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Banks Lead the US on a Downhill Slope

Ben Franklin

Note: Extreme Movers definitions can be found in the Factor University section on our website.

Market Summary

US Market: 3/3/2023 - 3/9/2023

  • US headline indices had a difficult second half to the week. The Dow fell hardest, losing 2.3% from Friday through Thursday. The S&P and Nasdaq followed at -1.6% and -1.1%, respectively.
  • In his semi-annual monetary policy address, Federal Reserve Chairman Jerome Powell noted the continued strength of recent inflation data. He clarified that rates could push "higher than previously anticipated" should that trend continue.
  • On Thursday, bank stocks fell dramatically amidst a Silicon Valley Bank fire sale that drove its shares down more than 60%. On Friday, California state regulators shut down SVB marking the most significant bank failure since the Global Financial Crisis.

Extreme Movers Portfolio Performance

US Extreme Movers Volatility and Factor-Driven Speedometers

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  • The US Extreme Movers portfolio returned 14.0%, barely landing in "Volatile" territory for the fifth consecutive week.
  • Factors again quieted slightly this week as the portfolio moved into the "Neutral" category. 24.6% of the portfolio's return was attributable to systematic factors, which landed in the third quintile of weeks since January 2007.
  • Please note that the Extreme Movers portfolios' performance is calculated from the prior Thursday to Wednesday.

International Extreme Movers Volatility and Factor-Driven Speedometers

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  • For the third straight week, the International Extreme Movers portfolio pointed to "Alpha-Driven" markets, meaning that systematic macro forces less obstructed the stock-picking landscape.
  • The portfolio returned 16.2%, placing this week in "Volatile" territory. Weeks with elevated volatility levels and a more significant alpha influence are the preferred conditions for fundamental investors.

US Extreme Movers Portfolio Exposures

  • Information Technology and Financials were the top stories this week. Information Technology’s 30% long allocation was in the 96th percentile since 2007, and the 42% short allocation to Financials was the most significant in over a year and in the 1st percentile since 2007.
  • Software contributed half the 30% of Information Technology allocation, followed by Semiconductors and IT Services. Overall, all Industries within Information Technology saw positive allocations.
  • Financials took a hit this week, with a severe negative allocation that marked its lowest levels on a trailing twelve-month basis. Banks were at the forefront of the downturn, accounting for two-thirds of the negative allocation.
  • This week, Volatility and Beta exposures rose to positive levels, landing in the top quartile ITD. The positive exposure came exclusively from long positions in high beta and high Volatility stocks, while the short book didn't see significant tilts toward either high or low beta names.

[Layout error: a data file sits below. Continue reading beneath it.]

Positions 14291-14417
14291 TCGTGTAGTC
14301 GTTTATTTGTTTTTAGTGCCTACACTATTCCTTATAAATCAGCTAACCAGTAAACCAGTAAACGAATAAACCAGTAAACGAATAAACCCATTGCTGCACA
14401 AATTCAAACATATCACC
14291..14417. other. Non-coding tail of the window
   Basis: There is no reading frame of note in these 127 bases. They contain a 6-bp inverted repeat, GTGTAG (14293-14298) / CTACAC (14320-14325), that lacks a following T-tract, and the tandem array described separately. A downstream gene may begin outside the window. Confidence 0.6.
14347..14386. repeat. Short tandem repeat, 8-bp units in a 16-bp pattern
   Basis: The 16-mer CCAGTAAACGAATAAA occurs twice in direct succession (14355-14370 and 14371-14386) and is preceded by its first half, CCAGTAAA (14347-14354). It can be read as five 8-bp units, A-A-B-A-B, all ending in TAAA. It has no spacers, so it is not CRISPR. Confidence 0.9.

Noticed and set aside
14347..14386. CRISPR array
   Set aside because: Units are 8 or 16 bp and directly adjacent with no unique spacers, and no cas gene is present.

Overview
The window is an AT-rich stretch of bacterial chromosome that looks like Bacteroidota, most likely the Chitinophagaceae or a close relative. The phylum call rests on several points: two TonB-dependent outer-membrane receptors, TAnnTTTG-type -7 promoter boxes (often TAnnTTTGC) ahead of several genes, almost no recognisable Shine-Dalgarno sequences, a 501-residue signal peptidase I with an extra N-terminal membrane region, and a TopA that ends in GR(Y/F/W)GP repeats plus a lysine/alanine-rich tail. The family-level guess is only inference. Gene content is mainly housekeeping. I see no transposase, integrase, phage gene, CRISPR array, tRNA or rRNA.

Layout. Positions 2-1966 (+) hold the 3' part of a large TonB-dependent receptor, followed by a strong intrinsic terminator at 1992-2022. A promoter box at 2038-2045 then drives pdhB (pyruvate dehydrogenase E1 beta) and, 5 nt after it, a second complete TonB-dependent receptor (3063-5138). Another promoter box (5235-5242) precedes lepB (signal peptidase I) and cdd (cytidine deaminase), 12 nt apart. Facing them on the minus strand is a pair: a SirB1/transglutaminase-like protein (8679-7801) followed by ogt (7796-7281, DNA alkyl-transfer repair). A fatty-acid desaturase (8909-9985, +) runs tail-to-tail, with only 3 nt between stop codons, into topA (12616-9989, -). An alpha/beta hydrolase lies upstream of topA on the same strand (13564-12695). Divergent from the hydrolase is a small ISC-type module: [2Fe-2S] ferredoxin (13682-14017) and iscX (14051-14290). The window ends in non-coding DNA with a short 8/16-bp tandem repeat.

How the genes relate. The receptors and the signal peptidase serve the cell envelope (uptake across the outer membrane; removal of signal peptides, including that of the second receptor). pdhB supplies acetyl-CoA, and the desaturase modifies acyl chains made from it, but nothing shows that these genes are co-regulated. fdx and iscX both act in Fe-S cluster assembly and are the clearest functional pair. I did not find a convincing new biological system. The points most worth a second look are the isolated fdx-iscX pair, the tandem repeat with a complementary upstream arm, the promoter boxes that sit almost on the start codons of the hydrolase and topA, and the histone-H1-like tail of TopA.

• IInterest Rate Beta's extreme negative allocation can be attributed to the sharp negative allocation to the Banks Industry, as banks typically have a positive relationship with rising interest rates.
  • Growth superseded Value this week, as investors moved heavily into tech stocks and away from Financials.
  • Long crowded names, especially in Information Technology, caused tailwinds in hedge funds' long allocations. However, their short positions did not cause sharp movements to their book's performance in either direction, as seen in the relatively neutral Short Interest exposure.

International Extreme Movers Portfolio Exposures

  • As observed in recent weeks, the International Extreme Movers portfolio showed significant differences from its US counterpart. Industrials and Real Estate were the most positive and negative allocations, respectively. At the same time, Information Technology and Financials stayed within their historical mean, falling within the middle three quintiles on a trailing twelve-month and inception-to-date basis.
  • The outlying long allocation to Industrials was primarily driven by Asian stocks in Japan, South Korea, and China, with all other regions also contributing positively to this allocation. On the other hand, Hong Kong and Singapore played a significant role in the short allocation to Real Estate. These allocations highlight the considerable presence of Asian markets in the current macroeconomic landscape.
  • Electric Utilities and Renewable Electricity Producers across Brazil and India led the positive allocation to Utilities.
  • Close-to-neutral exposures across various factor categories, including Beta, Growth, Value, and Macroeconomic factors, evidence international Markets' "Alpha-Driven" nature.
  • Volatility saw extreme underweight exposures, driven exclusively by the short allocations to most Industries in China and Hong Kong, but mainly Consumer Discretionary and Real Estate.
  • HF Crowding saw the most prominent positive exposure on a trailing twelve-month basis, driven chiefly by the short allocation to Hong Kong and popular long ideas in Brazil and India.


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